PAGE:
Self-care for the client/patient with shin splints
Self-care for shin splints begins with RICE: rest, ice, compression, and elevation. If the client/patient has anterior shin splints that is caused by running or some other physical activity that involves running, the client/patient should stop the activity until the condition is resolved. If the condition is not severe, then the client/patient might be able to continue participating in the sport if either the distance that is being run is decreased or the client switches to running on a softer surface. However, it is also likely that continuing to run will delay healing and prolong the condition. If the client has posterior shin splints that is caused by an activity that involves plantarflexion, the client should stop or lessen this activity.
A good guideline for icing is to apply ice to the affected region until the area is numb; icing should be done a minimum of two to three times per day until the condition is resolved and the pain is gone. Compression to the region can be done by wearing a compression sleeve made of neoprene or some other material like nylon and spandex. If overpronation is one of the causative factors, consider recommending to the client/patient to either get orthotics or shoes that have good arch support.
Once the acute phase of shin splints is over, strengthening the involved musculature can be helpful. Individual muscle groups can be easily exercised at home with resistance tubing. Plantarflexion musculature (e.g., the soleus) can be easily exercised with heel raises. The client/patient simply stands and then rises up on their heels (engaging the muscles of plantarflexion concentrically) and then slowly lowers their body back down (engaging the muscles of plantarflexion eccentrically). The client/patient should do one set of heel raises until the musculature reaches exhaustion, working up to the goal of performing a set of 100. One to three sets should be done per day.
Medical approach to shin splints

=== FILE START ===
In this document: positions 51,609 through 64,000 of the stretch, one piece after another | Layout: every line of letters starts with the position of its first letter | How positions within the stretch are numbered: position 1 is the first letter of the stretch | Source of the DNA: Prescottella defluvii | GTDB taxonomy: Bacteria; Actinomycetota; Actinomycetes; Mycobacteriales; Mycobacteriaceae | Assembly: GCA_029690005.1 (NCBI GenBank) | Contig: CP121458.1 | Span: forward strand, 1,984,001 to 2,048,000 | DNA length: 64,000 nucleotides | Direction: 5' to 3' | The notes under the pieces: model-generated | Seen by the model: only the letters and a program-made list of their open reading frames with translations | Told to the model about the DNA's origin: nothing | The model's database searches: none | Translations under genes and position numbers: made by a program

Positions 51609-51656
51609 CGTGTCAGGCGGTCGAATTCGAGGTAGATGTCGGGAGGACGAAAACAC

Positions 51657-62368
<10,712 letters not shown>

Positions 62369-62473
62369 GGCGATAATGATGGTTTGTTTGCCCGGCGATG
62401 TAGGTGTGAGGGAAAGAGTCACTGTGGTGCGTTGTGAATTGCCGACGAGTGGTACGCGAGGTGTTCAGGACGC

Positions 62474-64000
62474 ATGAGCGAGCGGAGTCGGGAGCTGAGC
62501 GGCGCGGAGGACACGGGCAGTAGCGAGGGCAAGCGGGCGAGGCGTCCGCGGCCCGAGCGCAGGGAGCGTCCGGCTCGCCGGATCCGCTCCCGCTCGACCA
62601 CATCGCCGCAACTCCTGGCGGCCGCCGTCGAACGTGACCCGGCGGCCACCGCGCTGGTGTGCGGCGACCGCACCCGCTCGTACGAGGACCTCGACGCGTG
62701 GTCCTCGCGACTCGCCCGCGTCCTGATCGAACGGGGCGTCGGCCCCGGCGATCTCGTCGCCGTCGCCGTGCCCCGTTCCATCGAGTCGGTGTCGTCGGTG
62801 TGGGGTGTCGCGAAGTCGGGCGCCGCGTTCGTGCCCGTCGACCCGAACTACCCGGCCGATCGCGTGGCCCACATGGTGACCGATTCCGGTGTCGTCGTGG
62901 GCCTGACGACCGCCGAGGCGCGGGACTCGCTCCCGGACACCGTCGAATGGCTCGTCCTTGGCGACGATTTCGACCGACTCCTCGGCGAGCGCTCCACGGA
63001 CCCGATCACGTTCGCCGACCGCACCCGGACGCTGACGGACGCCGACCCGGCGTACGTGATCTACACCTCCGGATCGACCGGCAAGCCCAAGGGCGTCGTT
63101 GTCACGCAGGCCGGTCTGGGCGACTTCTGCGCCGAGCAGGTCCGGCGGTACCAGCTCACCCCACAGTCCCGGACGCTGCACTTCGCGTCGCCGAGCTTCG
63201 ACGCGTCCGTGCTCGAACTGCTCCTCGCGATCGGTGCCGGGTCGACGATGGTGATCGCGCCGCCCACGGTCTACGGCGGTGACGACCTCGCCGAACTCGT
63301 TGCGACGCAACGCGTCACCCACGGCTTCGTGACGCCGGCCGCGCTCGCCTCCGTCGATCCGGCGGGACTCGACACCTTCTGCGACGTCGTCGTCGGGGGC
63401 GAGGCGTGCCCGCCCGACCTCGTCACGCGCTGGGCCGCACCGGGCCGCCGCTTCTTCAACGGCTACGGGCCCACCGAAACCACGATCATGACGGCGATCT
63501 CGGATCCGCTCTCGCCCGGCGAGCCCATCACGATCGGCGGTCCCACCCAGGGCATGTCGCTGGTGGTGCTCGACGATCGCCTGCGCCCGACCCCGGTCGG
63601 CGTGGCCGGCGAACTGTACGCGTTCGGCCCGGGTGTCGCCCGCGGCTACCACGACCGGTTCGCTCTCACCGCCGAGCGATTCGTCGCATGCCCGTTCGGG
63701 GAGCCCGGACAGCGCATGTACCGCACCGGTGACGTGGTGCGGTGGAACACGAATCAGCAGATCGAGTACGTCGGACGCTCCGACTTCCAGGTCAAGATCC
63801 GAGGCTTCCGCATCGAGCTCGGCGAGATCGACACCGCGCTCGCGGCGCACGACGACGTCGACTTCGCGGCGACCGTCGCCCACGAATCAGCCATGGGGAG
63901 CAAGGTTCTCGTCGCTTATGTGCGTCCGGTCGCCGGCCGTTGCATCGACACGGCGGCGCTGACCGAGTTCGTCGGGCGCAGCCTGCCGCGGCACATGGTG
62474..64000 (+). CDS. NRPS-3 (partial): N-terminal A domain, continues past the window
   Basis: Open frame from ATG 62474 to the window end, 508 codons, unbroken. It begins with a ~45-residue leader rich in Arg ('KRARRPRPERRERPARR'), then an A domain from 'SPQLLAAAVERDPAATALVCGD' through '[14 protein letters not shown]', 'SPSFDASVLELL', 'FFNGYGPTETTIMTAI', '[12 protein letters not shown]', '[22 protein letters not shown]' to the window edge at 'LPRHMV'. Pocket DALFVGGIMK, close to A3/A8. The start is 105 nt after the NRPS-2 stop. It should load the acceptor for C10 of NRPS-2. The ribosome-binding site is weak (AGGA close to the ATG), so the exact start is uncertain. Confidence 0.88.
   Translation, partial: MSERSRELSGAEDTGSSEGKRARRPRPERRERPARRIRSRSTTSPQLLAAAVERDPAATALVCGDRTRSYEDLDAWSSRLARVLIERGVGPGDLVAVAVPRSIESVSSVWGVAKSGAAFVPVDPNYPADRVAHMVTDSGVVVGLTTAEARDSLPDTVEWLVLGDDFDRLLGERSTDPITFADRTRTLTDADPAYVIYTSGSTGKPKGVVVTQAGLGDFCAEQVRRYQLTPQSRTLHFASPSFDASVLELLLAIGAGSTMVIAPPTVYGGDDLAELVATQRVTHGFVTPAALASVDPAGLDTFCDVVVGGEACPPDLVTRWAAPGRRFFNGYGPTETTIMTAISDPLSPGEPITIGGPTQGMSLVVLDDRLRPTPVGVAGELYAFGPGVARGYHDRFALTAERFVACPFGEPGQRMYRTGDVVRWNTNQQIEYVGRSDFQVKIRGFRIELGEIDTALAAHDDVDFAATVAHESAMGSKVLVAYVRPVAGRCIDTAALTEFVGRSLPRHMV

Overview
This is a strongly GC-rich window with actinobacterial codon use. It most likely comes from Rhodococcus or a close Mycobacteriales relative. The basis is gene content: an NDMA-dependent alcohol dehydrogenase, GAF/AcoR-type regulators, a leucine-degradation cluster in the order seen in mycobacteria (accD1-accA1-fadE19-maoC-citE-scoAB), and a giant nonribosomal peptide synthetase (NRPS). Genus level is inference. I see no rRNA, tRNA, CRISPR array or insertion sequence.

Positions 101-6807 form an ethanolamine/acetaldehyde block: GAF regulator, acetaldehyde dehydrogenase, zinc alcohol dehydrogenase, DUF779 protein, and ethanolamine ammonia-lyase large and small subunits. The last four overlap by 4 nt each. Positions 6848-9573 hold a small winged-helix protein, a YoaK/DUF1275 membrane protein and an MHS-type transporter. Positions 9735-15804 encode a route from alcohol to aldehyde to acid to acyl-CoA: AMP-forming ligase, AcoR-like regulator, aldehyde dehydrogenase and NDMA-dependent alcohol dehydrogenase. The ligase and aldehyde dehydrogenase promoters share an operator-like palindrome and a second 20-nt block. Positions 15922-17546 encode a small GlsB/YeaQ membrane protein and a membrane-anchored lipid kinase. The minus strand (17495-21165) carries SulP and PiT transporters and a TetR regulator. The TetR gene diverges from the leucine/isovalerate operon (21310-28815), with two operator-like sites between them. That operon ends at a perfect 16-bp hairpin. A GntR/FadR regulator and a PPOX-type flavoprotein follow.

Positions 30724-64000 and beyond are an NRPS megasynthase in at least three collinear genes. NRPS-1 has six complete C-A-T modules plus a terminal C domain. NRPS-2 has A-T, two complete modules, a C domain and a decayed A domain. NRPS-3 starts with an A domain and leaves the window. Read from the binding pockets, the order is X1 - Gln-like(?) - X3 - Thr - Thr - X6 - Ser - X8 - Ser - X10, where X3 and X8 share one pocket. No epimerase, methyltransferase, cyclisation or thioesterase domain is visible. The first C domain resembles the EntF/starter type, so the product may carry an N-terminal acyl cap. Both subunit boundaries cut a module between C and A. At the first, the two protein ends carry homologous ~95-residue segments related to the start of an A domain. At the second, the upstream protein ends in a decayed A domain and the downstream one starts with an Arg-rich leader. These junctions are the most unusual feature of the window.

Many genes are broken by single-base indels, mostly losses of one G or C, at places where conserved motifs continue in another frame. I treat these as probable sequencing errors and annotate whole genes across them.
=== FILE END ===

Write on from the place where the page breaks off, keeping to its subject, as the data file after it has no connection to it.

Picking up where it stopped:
The medical approach to treatment of shin splints is usually RICE and the addition of anti-inflammatory medication, whether it is a non-steroidal anti-inflammatory drug (NSAID) or cortisone/prednisone (steroidal anti-inflammatory drug) medication.
Manual therapy case study for shin splints
Rolando is a 16-year-old boy who runs distance events for his high school track team. Several weeks ago, he increased the mileage he was running and began to notice pain in the front of his (lower) leg. He went to a massage therapist who was doing post event massage at one of his track meets.
The therapist noted mild swelling along the tibialis anterior attachment at the lateral border of the tibia; palpation to the attachment was tender and painful. The tibialis anterior was moderately tight and contained myofascial trigger points. Manual resistance to dorsiflexion and inversion of the foot was mildly painful and reproduced the characteristic pain that Rolando has been feeling. Stretching the foot into plantarflexion and eversion also produced mild anterior leg pain. The extensors digitorum and hallucis longus were also mildly tight and tender to palpation. The therapist told Rolando that it was likely that he had a mild case of anterior shin splints and recommended RICE and massage therapy.
Rolando followed the therapist’s recommendations and iced his leg two to three times every day. He also bought and used a neoprene compression sleeve for his right leg. Because the severity of the shin splints was not bad, he decided to continue running with the track team but eased up on his workouts, running fewer miles, and when possible running on the grass on the interior of the track to avoid the harder surface of the track. He temporarily dropped out of competing at track meets.
He also began having clinical orthopedic massage from the massage therapist who he had met at his track meet. The massage therapist began by working the musculature of the anterior leg, with emphasis on the tibialis anterior. Longitudinal strokes with mild to moderate pressure were performed followed by cross-fiber strokes. Only light effleurage was done at the actual tibial attachment of the tibialis anterior, from distal to proximal in direction. Heat was applied to the anterior compartment musculature with the leg elevated. Deep short stroking was then performed on the myofascial trigger points and the tibialis anterior was stretched into plantarflexion and eversion. Ice was then applied to the anterior and lateral border of the tibia while the therapist performed soft tissue manipulation to the rest of Rolando’s lower extremities. The therapist mobilized (arthrofascially stretched) Rolando’s tarsals and metatarsals; and then spent the remainder of the hour working on Rolando’s back and upper extremities. This treatment was repeated once each week for another two weeks.
At the end of three weeks, Rolando’s condition was resolved and he was able to gradually increase his workouts with the track team, this time slowly increasing his mileage to allow his musculature time to strengthen and accommodate the increased physical stress of the workouts. Rolando has decided to continue seeing the massage therapist for proactive care approximately 1-2 times per month.